Amsterdam

WHAT TJ DID: Hints to Americans Traveling in Europe, the guide that Jefferson wrote, begins in Amsterdam, a bustling port city and one of the world financial capitals of his day. He journeyed there in March, 1788 to secure loans for the U.S. government. His work complete, he explored the city, investigating canals, listening to music, and shopping for Hyson tea, books, porcelain cups, and a waffle maker.

 

WHAT YOU CAN DO: Wander the historic center and its canals, looking for hidden finds. We particularly loved Jordaan, an old working-class neighborhood colonized by hipsters. Take a half-day to visit the Rijksmuseum. We lingered for a long time before Rembrandt’s The Night Watch, which Jefferson likely saw in City Hall, where it hung at the time. We also enjoyed prowling the Noordermarkt (a farmers market open on Saturdays), sampling Dutch cheese and sausage among many other delicacies.

 

There are plenty of day trips from Amsterdam, too. Just 20 miles to the west, check out the lovely small city of Haarlem—and make sure to see Villa Welgelegen from the outside, which Jefferson sketched.

Since you’ll be surrounded by waterways, find a way to get on a boat at some point. It’s easy to take a cruise (or a free ferry) in Amsterdam. Jefferson sailed a short distance north to Zaandam, which is still famous for its windmills. He also sailed south to Utrecht, a lovely city famous for its medieval-era university and canals, which we explored as well.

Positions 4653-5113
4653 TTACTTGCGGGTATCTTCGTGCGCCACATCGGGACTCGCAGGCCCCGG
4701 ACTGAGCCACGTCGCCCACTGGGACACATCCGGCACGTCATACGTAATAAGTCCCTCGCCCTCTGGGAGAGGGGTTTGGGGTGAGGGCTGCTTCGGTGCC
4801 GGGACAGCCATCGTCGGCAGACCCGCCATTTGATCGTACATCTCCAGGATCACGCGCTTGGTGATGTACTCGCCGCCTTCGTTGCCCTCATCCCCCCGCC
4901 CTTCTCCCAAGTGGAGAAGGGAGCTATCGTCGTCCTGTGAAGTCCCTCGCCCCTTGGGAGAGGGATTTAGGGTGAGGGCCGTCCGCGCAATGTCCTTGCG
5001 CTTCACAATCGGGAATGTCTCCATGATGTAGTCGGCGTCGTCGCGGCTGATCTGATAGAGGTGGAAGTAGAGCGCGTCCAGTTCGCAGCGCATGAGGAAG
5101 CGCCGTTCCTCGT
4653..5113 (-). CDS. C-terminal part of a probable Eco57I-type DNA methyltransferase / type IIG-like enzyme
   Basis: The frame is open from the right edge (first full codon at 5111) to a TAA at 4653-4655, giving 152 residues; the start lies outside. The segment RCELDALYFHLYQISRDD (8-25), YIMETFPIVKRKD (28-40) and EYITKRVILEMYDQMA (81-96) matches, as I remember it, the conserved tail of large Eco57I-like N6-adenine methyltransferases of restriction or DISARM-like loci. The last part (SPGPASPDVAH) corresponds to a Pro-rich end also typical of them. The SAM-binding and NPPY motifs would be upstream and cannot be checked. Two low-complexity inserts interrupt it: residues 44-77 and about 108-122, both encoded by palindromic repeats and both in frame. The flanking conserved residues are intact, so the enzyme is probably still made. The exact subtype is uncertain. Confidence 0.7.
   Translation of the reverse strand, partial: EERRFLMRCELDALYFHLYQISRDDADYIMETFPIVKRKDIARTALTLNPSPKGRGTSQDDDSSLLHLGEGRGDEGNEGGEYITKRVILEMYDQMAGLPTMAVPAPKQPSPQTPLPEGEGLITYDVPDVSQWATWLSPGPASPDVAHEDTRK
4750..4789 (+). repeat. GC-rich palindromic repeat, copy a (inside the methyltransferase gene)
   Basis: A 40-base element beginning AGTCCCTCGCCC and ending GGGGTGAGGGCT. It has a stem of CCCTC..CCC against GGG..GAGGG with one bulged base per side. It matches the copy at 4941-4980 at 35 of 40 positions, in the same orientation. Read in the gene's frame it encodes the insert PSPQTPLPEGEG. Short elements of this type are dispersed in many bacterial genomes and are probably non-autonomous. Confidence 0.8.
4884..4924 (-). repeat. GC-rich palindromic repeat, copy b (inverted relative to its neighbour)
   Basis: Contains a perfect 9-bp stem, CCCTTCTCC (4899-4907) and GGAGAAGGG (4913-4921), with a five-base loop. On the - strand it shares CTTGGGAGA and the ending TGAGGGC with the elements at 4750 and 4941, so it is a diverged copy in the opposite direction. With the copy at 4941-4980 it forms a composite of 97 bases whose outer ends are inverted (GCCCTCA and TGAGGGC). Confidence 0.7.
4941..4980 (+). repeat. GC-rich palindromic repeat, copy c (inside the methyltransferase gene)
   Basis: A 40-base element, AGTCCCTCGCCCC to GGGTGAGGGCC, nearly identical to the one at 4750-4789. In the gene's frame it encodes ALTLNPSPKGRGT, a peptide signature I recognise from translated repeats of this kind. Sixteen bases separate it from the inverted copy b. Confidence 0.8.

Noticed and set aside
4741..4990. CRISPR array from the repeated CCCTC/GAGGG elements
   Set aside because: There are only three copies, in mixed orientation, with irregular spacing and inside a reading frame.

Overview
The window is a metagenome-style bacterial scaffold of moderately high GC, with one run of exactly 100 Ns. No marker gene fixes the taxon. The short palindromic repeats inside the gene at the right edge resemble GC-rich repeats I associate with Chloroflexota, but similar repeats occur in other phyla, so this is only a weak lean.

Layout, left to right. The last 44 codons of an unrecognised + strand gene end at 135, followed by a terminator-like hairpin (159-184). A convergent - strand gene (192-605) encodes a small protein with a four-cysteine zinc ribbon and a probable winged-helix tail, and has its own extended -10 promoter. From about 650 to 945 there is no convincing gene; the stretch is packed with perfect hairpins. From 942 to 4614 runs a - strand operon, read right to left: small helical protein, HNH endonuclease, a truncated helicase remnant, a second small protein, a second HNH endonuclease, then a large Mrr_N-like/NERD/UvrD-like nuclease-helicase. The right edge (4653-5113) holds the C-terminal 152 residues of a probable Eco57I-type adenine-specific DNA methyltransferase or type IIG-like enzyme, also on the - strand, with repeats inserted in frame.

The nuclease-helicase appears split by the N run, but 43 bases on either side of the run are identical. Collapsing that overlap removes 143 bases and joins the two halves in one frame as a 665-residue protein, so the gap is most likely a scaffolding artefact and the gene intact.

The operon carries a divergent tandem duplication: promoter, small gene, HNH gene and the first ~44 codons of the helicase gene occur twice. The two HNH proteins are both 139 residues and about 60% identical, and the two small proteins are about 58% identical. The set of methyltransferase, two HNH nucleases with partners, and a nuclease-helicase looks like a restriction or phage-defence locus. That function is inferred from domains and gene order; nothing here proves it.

Spring means tulips, for sale at the Bloemenmarkt, the flower market, with bulbs in all shades. We also loved the kaleidoscope of tulips planted across the 79 acres of Keukenhof gardens, an easy day trip from Amsterdam. Jefferson would later plant striped and ruffled parrot tulips at Monticello.

 

 

 

 

 

 

 

 

HISTORIC LODGINGS: Amsterdam is full of hotels and Airbnbs. We stayed near the historic center by the old walled botanical garden. The Amsterdam Arms, where TJ himself stayed, is long gone, but it was on the approximate site of the Radisson Blu today.

Finally, if you visit on April 27, you’ll be in for a truly bacchanalian time: King’s Day, the celebration of the Dutch monarchy. Jefferson attended a similar celebration, declaring that the fireworks were “the most splendid I had ever seen,” he wrote, “and the roar of joy the most universal I had ever heard.”

EAT AND DRINK LIKE TJ: TJ feasted on oysters—50 at one setting—and drank Mosel wines from Germany. If you want to try to match TJ’s oyster record, one place to start might be Mossel en Gin—which has plenty of drink options as well. (I haven’t been—let me know how it is if you go!) We dined at a restaurant that serves traditional Dutch food, including herring, eel pâté, and split pea and celery soup, housed in a 17th century building, the Five Flies.

 

 

 

 

 

 

If you want to continue Jefferson’s waffle them (he bought a waffle maker while in Amsterdam), try the gooey stroopwafels, which ooze out chocolate between their wafers. You can find them in any café (koffiehuis)—although not in the “coffeeshops.” You’ll find various other, non-Jefferson-recommended products in those